terça-feira, novembro 30, 2010

The Euro Stability Pact, the Single Currency and the Single Market

  1. As a rule, countries don’t have “liquidity problems” unless they have “balance of payments problems” left to fester, ignored and unattended. And countries don’t have persistent “balance of payments problems” unless they have underlying structural trade problems, X-M competitiveness issues, papered over by free flowing credit, usually from the surplus countries themselves, directly, or through hapless third-party fund recyclers. 
  2. The current problems within the “Single Currency” are rooted squarely in the “Single Market”, which exposed small fragile economies to the full competitive prowess with larger export-intensive economies, and permitted the accumulation of enormous credit-based (bilateral) trade deficits.  The 10-year accumulated bilateral trade deficit Portugal-Germany accounts for nearly 20% of Portugal's external debt.  If you are continuing to export on credit, it should come as no surprise when your customers are unable to pay.  
  3. Saving the EURO as the Single Currency will certainly require rebalancing the Single Market and the intra-Eurozone trade and capital flows. 
  4. The current bond market flux is evidence of the adjustment difficulty of finding some sustainable mid-point between 100% convergence, all Eurozone debt is low-risk, and 100% divergence, that is each Eurozone country can be picked off one at time.

    The answer will fall somewhere in between.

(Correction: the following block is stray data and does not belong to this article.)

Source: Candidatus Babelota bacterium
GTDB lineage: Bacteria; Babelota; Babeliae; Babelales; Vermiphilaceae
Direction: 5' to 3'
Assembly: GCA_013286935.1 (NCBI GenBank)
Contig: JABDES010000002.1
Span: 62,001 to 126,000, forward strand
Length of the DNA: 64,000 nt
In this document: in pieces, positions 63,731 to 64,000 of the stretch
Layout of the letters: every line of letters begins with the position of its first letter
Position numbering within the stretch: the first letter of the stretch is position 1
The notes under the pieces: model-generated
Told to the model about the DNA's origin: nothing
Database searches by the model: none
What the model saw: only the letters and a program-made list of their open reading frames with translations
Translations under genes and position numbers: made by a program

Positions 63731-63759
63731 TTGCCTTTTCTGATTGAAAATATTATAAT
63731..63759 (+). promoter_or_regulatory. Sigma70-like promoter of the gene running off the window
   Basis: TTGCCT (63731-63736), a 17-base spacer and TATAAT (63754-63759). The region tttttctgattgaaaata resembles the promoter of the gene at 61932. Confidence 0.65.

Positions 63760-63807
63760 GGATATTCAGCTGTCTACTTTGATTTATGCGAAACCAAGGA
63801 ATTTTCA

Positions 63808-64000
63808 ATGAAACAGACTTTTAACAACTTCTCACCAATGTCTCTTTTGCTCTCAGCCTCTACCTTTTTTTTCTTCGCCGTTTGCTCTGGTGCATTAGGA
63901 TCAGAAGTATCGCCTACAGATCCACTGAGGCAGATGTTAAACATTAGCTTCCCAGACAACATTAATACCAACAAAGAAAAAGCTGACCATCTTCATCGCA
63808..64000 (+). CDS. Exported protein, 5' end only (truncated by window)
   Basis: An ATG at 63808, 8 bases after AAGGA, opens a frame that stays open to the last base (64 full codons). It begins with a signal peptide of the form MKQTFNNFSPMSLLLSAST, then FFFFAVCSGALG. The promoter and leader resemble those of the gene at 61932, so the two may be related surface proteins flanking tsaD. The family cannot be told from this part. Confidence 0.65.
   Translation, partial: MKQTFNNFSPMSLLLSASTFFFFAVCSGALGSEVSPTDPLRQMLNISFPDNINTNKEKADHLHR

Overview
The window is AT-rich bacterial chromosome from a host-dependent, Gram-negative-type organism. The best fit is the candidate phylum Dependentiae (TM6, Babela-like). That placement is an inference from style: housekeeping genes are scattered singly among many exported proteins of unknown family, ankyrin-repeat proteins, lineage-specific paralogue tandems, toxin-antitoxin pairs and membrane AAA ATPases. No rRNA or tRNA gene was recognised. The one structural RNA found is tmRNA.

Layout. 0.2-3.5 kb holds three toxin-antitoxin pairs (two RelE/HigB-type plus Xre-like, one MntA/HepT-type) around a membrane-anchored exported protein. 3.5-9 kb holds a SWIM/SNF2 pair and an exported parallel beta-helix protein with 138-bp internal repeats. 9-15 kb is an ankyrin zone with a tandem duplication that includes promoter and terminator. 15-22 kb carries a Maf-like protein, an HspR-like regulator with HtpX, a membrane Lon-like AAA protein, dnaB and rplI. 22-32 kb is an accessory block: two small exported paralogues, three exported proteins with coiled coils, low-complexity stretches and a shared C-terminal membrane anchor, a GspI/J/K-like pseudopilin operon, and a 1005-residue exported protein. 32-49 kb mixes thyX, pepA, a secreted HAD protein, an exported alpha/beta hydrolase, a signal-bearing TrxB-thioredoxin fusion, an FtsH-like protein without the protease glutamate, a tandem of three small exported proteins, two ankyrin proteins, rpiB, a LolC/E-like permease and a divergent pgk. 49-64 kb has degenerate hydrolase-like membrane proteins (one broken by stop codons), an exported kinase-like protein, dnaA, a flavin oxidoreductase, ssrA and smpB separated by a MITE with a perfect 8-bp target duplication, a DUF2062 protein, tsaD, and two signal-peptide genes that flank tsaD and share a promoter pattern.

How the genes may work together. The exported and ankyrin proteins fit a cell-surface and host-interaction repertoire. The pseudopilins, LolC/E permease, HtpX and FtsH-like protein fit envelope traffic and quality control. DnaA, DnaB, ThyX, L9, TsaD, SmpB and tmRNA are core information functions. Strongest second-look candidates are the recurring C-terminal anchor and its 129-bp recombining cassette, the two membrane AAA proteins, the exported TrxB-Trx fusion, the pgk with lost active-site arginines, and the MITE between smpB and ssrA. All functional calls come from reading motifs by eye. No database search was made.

Thus, financial markets are likely to remain volatile, until the EU resolves the underlying balance of payments problems of the unbalanced “Single Market”, not just the symptomatic stresses within the “Single Currency”.  Among other things this means protecting domestic retail depositors in the deficit countries rather than cross-border professional investors in the surplus countries, who are, even   now, enjoying the benefits of moral hazard.  
  5. If the existing international cross-border investors have made pricing mistakes in financing some of the borrowers in the past, they can surely expect to take losses.  
  6. The mistake of the proposed Euro Stabillity Mechanism may be to apply the threat of losses to New Money , issued from 2013 on, contrary to the usual practices of corporate and national debt restructurings.

    In a debt workout situtation, the "haircut" normally applies to existing debt, (those were the creditors who made the mistake of lending too much), while the New Money Debt should be highly conditional in terms of measures but generally  favoured  and senior to the existing debt.

    That's the way I remember it anyway, from the Latin American Debt Crisis of the 1980's, when large international banks recycled petro-dollars from the OPEC oil-exporting surplus countries to the net-importers in Latin America. 
  7. Reportppplusofonia | November 29 2:04pm | Permalink